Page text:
The projected slide to which I referred earlier is still there at the end. Chilton does his own speaking. He doesn’t seek the imagined assistance of intrusive pictures. He’s good!

His closing points are very telling indeed, and excellently expressed. I have nothing to add.

Barack Obama as an embryonic orator.

On 20 September, 1995, in the public library in Cambridge, Massachusetts, a thirty-four-year-old law student read from an autobiography entitled Dreams From My Father. You may wonder how many people of that age have already written an autobiography, but perhaps this young man was shaping to put many more entries in the record books.

His name was Barack Obama, and my particular interest lies not in the reading but in the eight minutes he spent introducing the reading.

He utters his first words, “Good evening” while approaching the lectern. It’s a sound technique as a hump-buster, because the long silent walk to where you will speak can tighten you up. This is not a long walk, but still the principle holds. If you are not wearing a radio mic, you may have to raise your voice, but what the hell!  What you are likely to say is so inconsequential that it doesn’t matter if the audience misses most of it. Fancy a kid of the age of my younger son having already learnt that trick! What else had he learnt?

That’s a nice opening and, though he smiles while saying it, there is no other indication that he expects a laugh.  Essentially he throws it away, and that’s another thing he’s learnt. The boy is good.

He’s shooting from the hip, and is no less fluent for that. The ‘ums’ and ‘errs’ don’t make him look hesitant and indecisive they make him look spontaneous, sincere, and at ease. These are all qualities that relax audiences.

He has a distinctive way of holding his head with his chin up slightly. This lends him an air of openness and authority. In years to come, if he makes something of himself, some body-language analysts might see that as an affectation he has deliberately developed. It may be, but if so it was developed before September ’95.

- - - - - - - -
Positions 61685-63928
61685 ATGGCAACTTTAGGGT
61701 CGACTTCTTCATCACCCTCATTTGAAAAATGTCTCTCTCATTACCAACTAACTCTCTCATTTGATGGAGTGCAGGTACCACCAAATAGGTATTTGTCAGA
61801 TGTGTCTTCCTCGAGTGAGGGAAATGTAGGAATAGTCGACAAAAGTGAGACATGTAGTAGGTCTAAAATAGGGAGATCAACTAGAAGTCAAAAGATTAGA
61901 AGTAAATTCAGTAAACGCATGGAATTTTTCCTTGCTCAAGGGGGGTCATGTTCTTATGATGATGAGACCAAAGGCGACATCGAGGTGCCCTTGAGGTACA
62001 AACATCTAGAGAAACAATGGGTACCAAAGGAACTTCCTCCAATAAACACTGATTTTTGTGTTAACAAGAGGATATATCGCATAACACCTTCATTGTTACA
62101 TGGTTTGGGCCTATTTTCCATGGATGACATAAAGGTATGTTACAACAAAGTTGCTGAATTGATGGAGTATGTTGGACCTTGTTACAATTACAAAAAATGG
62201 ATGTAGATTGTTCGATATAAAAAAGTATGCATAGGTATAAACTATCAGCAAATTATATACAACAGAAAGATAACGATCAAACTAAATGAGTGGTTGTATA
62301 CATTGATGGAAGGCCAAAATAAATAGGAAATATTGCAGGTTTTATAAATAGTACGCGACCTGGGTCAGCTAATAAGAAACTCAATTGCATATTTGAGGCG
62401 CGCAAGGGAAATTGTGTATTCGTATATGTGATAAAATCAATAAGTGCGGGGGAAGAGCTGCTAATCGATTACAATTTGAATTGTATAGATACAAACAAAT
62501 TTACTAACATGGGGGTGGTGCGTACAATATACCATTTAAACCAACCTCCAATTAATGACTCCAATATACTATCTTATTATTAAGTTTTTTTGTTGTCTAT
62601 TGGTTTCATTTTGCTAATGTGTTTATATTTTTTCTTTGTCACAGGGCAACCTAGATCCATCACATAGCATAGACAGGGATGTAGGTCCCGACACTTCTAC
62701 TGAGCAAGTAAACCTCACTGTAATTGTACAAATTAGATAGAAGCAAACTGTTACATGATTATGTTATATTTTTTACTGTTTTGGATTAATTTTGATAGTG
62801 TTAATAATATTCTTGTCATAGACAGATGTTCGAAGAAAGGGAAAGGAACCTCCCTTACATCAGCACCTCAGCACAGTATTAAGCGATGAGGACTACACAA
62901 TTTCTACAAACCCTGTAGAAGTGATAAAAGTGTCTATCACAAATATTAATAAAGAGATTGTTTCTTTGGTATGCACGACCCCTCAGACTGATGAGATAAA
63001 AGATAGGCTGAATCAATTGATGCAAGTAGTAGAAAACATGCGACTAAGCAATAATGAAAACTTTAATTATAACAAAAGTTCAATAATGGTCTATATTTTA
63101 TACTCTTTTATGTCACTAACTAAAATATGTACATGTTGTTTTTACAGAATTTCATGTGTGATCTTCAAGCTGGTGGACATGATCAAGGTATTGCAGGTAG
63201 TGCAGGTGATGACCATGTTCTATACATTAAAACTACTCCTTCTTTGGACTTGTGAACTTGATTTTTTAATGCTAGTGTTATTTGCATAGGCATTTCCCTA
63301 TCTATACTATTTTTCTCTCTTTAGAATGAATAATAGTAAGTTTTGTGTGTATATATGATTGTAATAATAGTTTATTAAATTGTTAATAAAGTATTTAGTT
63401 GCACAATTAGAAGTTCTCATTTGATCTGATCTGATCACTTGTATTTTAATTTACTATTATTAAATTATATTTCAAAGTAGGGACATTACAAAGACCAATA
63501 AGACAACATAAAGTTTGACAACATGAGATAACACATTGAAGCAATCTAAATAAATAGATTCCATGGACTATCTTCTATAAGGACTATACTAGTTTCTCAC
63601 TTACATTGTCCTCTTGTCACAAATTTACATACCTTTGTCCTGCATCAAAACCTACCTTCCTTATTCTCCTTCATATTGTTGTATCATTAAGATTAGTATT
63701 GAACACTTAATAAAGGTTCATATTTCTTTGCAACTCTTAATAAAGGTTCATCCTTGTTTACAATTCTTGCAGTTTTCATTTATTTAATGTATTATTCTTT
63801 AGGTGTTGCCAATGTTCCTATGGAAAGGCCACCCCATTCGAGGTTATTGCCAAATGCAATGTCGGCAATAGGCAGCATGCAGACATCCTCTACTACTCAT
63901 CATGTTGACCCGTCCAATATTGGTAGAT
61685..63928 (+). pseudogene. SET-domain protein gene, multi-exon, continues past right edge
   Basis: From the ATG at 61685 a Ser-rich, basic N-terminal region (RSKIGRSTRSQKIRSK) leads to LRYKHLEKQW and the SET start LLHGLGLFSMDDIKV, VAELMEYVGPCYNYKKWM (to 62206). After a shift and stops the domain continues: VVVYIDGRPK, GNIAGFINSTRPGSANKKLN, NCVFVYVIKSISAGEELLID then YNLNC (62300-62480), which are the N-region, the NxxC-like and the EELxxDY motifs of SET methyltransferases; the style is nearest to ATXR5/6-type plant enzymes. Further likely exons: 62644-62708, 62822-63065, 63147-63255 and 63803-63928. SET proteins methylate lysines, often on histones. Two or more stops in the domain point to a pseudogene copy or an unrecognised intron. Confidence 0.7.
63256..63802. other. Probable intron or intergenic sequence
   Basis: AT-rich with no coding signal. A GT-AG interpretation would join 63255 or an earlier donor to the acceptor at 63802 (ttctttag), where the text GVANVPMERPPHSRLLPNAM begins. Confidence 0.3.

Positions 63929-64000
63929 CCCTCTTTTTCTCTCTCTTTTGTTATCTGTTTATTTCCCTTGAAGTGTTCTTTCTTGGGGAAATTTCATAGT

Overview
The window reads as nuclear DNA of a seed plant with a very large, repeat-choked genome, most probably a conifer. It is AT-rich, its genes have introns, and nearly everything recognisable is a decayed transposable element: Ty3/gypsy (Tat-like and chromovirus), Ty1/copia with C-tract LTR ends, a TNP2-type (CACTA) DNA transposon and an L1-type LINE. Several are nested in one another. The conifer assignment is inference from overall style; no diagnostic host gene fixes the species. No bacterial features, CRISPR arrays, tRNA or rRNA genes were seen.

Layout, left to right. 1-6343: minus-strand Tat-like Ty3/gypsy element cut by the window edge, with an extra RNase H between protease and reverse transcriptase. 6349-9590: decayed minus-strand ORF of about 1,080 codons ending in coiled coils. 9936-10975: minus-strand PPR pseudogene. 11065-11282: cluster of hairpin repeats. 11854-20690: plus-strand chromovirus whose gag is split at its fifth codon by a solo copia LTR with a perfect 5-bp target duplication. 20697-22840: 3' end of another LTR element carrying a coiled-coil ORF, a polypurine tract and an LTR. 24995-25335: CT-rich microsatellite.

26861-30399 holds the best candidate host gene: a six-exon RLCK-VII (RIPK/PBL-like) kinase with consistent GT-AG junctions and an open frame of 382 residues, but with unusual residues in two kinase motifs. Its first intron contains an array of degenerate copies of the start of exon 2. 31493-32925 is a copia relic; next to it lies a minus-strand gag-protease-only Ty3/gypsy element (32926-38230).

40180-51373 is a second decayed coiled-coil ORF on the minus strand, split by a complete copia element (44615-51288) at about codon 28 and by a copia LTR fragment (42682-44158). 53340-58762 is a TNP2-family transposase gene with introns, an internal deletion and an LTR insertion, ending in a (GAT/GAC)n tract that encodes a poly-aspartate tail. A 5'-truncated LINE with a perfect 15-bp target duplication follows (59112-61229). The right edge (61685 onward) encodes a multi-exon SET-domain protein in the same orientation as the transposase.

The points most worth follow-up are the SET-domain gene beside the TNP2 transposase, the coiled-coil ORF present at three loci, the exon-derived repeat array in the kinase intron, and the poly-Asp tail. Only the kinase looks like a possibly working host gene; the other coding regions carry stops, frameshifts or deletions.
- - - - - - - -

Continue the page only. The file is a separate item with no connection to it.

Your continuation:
It is really quite startling how accomplished he already is as a communicator.

He starts reading at 09:10, and I’d prefer not to comment further. It is not that I don’t like book- or poetry-readings – I perform them myself – I just think that the author is not the best person to do it, because he’s too close to it. I feel that the perspective of someone who can stand back further from the canvas is usually better. That said, I have to admit he reads it well.

It’s also interesting and well-written, though I find the anger and self-pity a little trying. He may have good reason to be angry and self-pitying, but so do many people who choose not to display it because it’s an unbecoming characteristic. It doesn’t bode well for his future. At 25:00 he finishes reading, and thereafter he answers questions.

I wonder what became of him.

Nate Staniforth – wonderful!

Magician Nate Staniforth recently gave a talk at the Oxford Union. The title of the talk was Wonder. He spoke for a little more than ten minutes during which he did not perform a single illusion.

When I saw this talk listed I was keen to watch it.

I have been known to describe myself as an ‘audiencologist’. It’s an absurdly trite little made-up word, but it does say what I want. I have a lifelong obsession with audiences and what makes them tick. Consequently I have enormous admiration for magicians. Other types of entertainer can make audiences laugh, cry, think and more. They can cause a wide range of feelings and emotions. Only magicians, however, also make audiences see what they did not see and believe what they know to be unbelievable. They are the ultimate manipulators of audiences. So how well does this one speak? I was sure I already knew the answer.